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In this time of need, Newton restaurants are giving back

Owner Galit Grutman held a loaf of freshly baked challah bread at Galit's Treats Cafe & Bakery in 2017.Jessica Rinaldi

The Newton Food Pantry has reported seeing a huge spike in the number of residents seeking food aid since the start of the coronavirus pandemic.

Since March 18 the Newton Food Pantry has served 134 new households, according to pantry vice president Regina Wu. These numbers show an approximate 20 to 25 percent rise in new clients.

Local Newton restaurants have stepped up to fill the community's need for food. Johnny’s Luncheonette, Baramor, Galit’s Treats Café & Bakery, and Great Harvest Bakery are all giving back in various ways.

Johnny’s Luncheonette has been delivering homemade soups to The Newton Food Pantry, The Newton Housing Authority, Seniors at Home, Newton Community Development, and Second Step families living in domestic violence shelters.


Johnny’s has set up a weekly donation schedule for the participating groups to safely pick up the soup. In the first week, Johnny’s donated about 200 quarts of soup and has plans to continue to donate as long as there is a need. Johnny’s is also open for takeout during this time.

“I think there’s just something about homemade soup that makes you feel like you’re being taken care of,” Karen Masterson, the co-owner of Johnny’s Luncheonette, said.

Johnny’s is also working with Feed The Fight Boston, a program that is donating food from Boston-area restaurants to Boston hospital ER and ICU staff.

Baramor has completely closed its doors during this time and cannot offer takeout; however, the restaurant is still doing what it can to give back.

For every $50 gift card purchased, $10 is being donated, and for every $100 gift card from Baramor, $25 is being donated. The donations will be going to the Newton Food Pantry and The New England Hemophilia Association. As of the close of its first week of donations on March 29, Baramor had donated $710 dollars (CQ).


“Everyone here is in this together, so even in the time of difficulty for restaurants our core value is to be united as a community and try to help when we can,” Arpit Patel, the owner of Baramor, said.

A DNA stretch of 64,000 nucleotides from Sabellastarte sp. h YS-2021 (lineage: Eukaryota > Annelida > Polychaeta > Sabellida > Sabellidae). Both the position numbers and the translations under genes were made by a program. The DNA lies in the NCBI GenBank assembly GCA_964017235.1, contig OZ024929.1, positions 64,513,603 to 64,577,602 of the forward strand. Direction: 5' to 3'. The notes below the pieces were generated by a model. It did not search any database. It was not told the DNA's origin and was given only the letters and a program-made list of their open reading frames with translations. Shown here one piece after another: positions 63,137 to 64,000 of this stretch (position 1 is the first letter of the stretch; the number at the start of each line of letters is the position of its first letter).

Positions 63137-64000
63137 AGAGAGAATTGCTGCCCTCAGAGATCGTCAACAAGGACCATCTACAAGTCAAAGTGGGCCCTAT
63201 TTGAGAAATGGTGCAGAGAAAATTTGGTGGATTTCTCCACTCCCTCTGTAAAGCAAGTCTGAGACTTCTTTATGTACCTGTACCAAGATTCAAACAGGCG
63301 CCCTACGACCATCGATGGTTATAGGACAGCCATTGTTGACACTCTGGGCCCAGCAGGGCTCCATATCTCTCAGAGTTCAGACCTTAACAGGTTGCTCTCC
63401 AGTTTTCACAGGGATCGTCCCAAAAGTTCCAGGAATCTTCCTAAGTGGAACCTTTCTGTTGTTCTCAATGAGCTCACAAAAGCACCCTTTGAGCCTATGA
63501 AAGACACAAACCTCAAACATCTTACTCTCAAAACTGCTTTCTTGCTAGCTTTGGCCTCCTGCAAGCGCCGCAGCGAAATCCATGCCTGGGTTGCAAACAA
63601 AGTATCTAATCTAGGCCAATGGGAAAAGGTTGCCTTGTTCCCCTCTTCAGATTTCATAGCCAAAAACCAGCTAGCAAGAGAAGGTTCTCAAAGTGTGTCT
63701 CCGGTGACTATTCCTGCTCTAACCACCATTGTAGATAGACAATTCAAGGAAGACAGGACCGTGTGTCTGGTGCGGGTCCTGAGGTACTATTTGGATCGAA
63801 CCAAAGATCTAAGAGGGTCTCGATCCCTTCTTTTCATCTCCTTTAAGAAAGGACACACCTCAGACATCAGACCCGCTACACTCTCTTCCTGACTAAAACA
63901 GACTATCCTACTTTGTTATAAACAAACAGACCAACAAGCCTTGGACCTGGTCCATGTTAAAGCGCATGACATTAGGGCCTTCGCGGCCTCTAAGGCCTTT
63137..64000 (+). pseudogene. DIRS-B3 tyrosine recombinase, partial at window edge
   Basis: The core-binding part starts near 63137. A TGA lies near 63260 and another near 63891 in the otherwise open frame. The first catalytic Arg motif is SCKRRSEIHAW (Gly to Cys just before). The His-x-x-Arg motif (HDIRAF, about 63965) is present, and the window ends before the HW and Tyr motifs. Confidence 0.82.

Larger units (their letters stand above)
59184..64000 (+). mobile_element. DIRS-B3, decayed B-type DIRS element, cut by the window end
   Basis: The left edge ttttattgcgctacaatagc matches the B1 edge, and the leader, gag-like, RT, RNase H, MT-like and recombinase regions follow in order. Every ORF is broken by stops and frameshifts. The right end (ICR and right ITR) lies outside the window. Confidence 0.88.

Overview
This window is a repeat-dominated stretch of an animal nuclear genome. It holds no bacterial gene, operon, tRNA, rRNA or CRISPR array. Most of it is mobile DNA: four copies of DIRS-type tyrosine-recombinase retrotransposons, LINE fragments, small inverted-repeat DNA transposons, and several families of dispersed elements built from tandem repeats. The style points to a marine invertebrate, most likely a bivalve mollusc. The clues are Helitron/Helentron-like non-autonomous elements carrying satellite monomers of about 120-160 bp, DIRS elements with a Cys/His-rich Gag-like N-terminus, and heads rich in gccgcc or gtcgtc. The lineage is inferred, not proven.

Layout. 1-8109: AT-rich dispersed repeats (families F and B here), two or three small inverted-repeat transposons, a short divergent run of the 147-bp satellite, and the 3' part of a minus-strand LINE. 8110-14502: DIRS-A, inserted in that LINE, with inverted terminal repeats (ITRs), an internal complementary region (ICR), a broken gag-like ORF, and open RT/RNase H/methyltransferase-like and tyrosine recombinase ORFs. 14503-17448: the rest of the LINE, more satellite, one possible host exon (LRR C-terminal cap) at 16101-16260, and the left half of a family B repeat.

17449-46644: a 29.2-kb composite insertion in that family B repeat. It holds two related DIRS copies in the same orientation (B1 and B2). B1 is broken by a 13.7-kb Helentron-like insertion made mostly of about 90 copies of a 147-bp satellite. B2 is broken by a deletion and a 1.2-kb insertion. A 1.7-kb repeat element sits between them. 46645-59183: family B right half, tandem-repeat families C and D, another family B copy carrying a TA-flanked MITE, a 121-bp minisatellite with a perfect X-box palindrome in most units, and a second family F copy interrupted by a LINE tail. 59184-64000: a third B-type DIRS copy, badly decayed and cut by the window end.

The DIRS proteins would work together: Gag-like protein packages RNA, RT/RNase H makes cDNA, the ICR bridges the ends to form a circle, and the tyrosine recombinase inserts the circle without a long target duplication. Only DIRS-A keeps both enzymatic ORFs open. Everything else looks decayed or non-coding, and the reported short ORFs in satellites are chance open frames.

Galit’s Treats Café & Bakery has been delivering fresh challah to the homes of senior citizens. For the duration of this pandemic, it plans to donate fresh challah to different senior citizen homes every Friday.

Galit’s Treats & Café is exclusively donating to homes in the Newton-Needham area.

Great Harvest Bakery is asking its customers to purchase bread to donate to food pantries. The very first donation was over 100 loaves of bread with Great Harvest donating 22 loaves itself.

Great Harvest Bakery is committing to donating 20 percent more than what customers purchase. The bakery donated around 260 loaves of fresh-baked bread in the first 1 ½ weeks of its donation program. Two food pantries that are receiving these donations are the Centre St. Food Pantry and The Newton Food Pantry.

“The support we have gotten has been really, really good and people can go online now to do the donations,” Cheryl Cellucci from Great Harvest Bakery said. “The more donations we get the more we will try to get it out there to serve whoever we can.”

According to the restaurant owners, they will help the community the best they can during these difficult times. Donations will be just as important in the coming weeks.


“The really amazing response we have received from the community is the silver lining in all of this,” Tracie Longman, president of the Newton Food Pantry, said.

Iolanda Perna can be reached at